The human sperm bank of Hunan province (hospital of CITIC-Xiangya), the first and largest in China, analyzed the recruitment of human sperm bank in the post-epidemic period . This study showed that qualification, semen concentration and sperm viability rates at primary screening have significantly decreased in the post-epidemic period. Moreover, there are significant differences in age, abstinence days and BMI among the primary screening sperm donors before and after COVID-19 (Table 4). At the same time, in the three groups, 20 ~ 24, 25 ~ 29 and 30 ~ 34 years old, the qualification rates at primary screening were significantly lower than those before COVID-19 (Table 5). In addition, the occupation, age and education of sperm donors have no significant influence on the qualification rate of sperm donors in the post-epidemic period, but there are significant differences in the season of sperm donation (Table 6). The results showed that the epidemic situation had a great impact on the recruitment of sperm donors in human sperm banks. At the same time, study authors suggest that the publicity of sperm donor recruitment should be strengthened and the mental health of sperm donors should be supported.
Infection prevention and control at ART institutions
COVID-19 continues to spread around the world, and based on the long-term, complex and recurrent nature of this pandemic, prevention and control efforts in various countries have been normalized. Moreover, preparedness for future infectious disease outbreaks including how to strengthen the construction and management of safety protocols in the delivery of medical services have received wide attention. The completion of ART services involves the processes of ovarian/testicular tissue acquisition, gamete acquisition, in vitro fertilization, embryo culture, embryo testing, embryo implantation, etc., and requires the coordination of multiple components, such as outpatient departments, inpatient departments, operation rooms, laboratories, and sperm banks. To address the particular characteristics of ART services work, the Chinese Expert Group on Quality Management of Assisted Reproductive Technology has developed a corresponding expert consensus on prevention and control measures as a part of normalized management protocols –.
Based on service characteristics and clinical experience, Chinese experts mapped out outpatient diagnosis and treatment processes for ART medical institutions  (Fig. 5). Considering the characteristics of ART services work, outpatient clinics should realize online appointments, consultations with specific times and areas, and dynamic arrangement of consultation areas . During a pandemic, management measures such as limiting hospitalization, speeding up discharge, reducing the number of patients in hospital, increasing space and orderly visiting should be implemented on inpatient wards . Specifically, continuous body temperature monitoring of patients and encouragement of family members to use online methods for communication are needed, and family visits to the ward are not recommended .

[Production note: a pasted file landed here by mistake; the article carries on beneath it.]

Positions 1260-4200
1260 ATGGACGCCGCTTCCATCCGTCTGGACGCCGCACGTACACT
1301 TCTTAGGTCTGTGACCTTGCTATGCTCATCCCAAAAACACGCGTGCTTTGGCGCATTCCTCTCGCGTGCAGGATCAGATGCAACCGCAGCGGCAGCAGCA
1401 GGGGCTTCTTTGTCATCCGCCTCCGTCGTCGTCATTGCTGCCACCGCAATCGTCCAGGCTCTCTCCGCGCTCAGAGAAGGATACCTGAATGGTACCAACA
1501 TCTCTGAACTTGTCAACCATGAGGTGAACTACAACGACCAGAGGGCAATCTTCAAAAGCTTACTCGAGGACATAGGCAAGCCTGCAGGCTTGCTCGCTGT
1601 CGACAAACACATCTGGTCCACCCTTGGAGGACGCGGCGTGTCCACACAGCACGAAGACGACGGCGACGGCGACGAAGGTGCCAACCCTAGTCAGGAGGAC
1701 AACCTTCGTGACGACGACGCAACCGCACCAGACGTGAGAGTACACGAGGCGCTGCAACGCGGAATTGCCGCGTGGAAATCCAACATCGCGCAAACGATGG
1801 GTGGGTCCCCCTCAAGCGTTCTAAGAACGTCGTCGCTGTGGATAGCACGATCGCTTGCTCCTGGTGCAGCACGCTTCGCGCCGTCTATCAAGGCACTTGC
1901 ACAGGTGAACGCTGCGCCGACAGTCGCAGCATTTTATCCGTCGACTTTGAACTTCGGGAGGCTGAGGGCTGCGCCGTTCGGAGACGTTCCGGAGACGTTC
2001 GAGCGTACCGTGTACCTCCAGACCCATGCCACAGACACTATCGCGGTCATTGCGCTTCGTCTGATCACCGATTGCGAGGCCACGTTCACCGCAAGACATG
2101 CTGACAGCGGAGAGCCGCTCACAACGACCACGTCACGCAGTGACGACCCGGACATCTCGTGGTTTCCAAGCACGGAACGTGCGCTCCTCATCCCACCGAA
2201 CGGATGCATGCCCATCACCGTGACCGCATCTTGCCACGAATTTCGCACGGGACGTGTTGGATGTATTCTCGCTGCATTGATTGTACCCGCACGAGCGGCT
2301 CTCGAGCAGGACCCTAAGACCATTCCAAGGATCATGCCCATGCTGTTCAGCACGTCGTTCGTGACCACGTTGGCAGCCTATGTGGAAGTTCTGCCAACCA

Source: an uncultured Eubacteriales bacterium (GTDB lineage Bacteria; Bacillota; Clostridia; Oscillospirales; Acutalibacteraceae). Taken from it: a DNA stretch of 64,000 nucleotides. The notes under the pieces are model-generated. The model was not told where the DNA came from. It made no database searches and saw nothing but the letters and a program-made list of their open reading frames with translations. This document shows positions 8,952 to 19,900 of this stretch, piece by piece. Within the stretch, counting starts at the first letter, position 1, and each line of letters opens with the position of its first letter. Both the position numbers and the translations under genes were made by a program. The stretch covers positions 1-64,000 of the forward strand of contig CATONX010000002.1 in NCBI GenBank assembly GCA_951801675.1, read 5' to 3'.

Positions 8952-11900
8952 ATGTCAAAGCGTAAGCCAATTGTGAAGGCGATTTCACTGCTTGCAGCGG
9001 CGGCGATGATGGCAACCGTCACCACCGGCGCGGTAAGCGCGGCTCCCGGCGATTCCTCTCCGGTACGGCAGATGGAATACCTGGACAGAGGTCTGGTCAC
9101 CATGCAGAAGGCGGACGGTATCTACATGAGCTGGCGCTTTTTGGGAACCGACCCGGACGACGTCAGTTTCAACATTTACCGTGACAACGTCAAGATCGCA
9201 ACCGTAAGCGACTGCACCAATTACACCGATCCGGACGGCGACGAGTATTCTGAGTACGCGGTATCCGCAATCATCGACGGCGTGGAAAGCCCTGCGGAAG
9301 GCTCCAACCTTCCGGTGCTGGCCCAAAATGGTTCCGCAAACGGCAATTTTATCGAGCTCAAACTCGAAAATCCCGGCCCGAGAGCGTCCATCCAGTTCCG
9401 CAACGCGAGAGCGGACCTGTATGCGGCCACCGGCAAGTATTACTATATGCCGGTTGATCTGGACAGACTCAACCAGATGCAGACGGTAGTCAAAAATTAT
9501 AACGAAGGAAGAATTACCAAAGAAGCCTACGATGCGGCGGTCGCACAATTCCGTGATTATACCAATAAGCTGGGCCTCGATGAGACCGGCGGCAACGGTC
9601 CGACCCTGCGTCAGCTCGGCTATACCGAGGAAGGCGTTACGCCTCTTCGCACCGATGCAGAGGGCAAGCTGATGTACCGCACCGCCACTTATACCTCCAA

The operating room, as a pivotal clinical platform, is a high-risk area for cross-infection. Chinese scholars have developed a safety management model known as "one completeness”, “two verifications” and “three eliminations " in reproductive operating rooms, which has achieved good results of "four zeros" and is worth promoting [24, 25]. The term "one completeness " refers to the complete laboratory data provided by the patient before surgery. The "two verifications" refers to the verifications of identity information and epidemiological investigation data on the day of the patient’s surgery. The "three eliminations" include routine disinfection for conservators; upgraded disinfection measures for special conservators; and elimination of anxiety and fear of conservators. The final objective is "four zeros", i.e., zero errors in identity verification, zero COVID-19 patients missed, zero in-hospital cross-infection, and zero complaints.